Halberstam, Foote, and weeping

I’ll admit it.  I have been rereading David Halberstam’s The Coldest Winter, a history of the Korean War, his last book before he died.  For my money, he was one of the best American writers of his generation, whether it was one of his long histories or seemingly trivial, but not really so, documentaries about the the 1949 and 1964 baseball seasons.  In my mind, Halberstam was one of the great writers of his generation even though I suspect he will not be recognized as such.

It puts me in mind of Shelby Foote, the writer of a wonderful three volume history of the Civil War.  When the best nonfiction lists of the 20th Century were released, he was no where to be found on any of them. Yet he was the spectacular narrative historian of his generation.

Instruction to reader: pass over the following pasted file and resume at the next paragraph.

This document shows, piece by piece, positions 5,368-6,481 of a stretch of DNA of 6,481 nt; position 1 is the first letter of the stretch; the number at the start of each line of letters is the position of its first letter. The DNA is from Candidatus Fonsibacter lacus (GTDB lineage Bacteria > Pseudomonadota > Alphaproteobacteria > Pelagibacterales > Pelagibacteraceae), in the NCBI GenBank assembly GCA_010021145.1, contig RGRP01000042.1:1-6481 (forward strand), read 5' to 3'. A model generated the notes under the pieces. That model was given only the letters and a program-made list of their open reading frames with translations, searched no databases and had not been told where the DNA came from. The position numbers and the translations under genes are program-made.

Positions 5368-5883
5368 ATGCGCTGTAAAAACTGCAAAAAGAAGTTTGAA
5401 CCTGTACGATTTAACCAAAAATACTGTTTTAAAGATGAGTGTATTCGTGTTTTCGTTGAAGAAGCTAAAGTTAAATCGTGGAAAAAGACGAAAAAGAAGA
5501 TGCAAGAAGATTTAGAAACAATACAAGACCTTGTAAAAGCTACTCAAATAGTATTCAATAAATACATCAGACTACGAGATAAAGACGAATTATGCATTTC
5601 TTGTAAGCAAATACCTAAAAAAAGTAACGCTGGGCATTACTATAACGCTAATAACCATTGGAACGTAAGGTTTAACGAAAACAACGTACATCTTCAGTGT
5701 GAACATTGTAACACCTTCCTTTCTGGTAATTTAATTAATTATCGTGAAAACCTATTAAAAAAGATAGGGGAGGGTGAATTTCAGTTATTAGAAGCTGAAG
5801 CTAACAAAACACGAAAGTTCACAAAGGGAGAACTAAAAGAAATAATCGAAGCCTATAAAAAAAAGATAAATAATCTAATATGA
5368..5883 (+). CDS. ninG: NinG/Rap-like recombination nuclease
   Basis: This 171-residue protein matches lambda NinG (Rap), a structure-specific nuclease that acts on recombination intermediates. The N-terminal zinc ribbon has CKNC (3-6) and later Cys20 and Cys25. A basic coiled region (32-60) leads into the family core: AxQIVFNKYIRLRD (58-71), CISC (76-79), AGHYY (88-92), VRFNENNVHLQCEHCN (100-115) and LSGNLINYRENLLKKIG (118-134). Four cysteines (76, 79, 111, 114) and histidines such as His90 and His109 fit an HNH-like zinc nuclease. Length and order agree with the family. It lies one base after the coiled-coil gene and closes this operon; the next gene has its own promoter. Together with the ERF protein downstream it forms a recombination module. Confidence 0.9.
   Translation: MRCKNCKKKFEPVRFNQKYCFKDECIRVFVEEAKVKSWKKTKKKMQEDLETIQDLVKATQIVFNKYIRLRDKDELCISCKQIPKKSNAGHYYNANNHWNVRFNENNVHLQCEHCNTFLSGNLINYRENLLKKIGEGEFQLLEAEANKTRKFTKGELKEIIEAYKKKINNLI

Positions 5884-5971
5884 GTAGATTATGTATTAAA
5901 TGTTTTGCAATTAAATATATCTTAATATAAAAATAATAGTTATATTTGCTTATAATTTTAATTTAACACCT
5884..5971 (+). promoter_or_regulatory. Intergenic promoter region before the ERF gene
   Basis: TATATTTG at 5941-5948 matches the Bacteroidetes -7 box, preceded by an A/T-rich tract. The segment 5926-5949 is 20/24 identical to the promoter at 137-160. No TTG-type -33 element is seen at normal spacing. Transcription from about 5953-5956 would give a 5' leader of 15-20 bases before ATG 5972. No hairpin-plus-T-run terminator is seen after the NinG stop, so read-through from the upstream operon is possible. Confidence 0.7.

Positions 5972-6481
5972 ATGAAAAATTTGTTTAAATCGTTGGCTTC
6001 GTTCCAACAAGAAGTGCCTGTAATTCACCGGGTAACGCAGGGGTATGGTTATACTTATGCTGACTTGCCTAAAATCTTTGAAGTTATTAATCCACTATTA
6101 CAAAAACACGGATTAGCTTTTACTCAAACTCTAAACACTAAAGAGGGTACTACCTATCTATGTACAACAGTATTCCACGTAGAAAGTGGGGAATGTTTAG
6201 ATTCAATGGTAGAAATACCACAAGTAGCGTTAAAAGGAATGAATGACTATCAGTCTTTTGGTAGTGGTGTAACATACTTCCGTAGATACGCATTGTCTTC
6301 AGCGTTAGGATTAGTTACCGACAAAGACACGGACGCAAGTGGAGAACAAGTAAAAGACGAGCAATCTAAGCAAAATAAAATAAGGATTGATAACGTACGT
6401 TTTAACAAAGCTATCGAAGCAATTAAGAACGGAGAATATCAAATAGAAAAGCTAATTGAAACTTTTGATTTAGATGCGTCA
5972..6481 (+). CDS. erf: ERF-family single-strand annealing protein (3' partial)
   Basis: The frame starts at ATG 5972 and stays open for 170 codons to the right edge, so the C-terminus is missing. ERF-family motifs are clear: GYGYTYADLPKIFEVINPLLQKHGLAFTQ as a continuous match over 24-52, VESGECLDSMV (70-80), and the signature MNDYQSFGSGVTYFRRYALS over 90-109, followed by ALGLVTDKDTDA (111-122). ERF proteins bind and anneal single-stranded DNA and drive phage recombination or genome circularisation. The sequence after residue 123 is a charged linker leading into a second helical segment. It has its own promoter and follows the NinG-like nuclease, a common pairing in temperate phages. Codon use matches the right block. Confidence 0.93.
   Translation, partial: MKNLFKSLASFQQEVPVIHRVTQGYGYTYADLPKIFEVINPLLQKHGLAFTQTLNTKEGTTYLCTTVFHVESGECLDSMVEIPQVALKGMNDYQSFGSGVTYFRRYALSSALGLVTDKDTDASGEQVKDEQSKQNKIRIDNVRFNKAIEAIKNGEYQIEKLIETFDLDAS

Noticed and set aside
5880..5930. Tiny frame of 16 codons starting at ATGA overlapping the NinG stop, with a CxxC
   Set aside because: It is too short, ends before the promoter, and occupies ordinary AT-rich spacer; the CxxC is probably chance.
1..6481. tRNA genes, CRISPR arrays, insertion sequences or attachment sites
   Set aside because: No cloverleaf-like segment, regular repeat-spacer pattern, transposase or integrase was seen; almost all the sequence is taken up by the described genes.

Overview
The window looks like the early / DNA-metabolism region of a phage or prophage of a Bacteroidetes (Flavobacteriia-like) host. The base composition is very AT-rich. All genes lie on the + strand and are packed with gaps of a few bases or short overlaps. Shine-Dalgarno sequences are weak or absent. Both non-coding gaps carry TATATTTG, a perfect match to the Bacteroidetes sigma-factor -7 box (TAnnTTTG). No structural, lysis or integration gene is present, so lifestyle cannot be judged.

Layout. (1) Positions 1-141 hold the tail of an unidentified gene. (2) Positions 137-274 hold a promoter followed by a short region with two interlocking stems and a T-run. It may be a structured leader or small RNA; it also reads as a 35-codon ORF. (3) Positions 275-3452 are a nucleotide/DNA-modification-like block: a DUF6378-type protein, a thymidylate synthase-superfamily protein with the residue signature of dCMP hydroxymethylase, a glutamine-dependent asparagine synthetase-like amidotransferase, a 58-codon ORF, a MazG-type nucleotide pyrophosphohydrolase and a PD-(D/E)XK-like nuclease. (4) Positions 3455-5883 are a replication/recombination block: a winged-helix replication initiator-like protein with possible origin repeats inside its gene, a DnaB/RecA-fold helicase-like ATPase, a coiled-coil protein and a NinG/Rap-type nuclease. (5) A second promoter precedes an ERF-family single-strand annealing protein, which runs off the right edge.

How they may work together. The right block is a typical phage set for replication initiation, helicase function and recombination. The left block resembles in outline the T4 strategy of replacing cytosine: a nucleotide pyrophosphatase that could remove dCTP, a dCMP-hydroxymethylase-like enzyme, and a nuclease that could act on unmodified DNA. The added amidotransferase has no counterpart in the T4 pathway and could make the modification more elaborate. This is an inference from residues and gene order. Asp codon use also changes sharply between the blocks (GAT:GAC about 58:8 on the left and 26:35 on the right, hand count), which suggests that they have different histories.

I think I understand why Halberstam and Foote are under appreciated.  Alone at night, they make you weep, like Thucydides does.  Not many people have the stomach for that.  Not many people ever did.  Weeping, alone at night, is not something we seek, let alone want to come across.

Well, my Halberstam and Foote books will always be some of my prized possessions.  And I will always love my Thucydides.

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Published in: on January 12, 2009 at 1:39 am  Leave a Comment  

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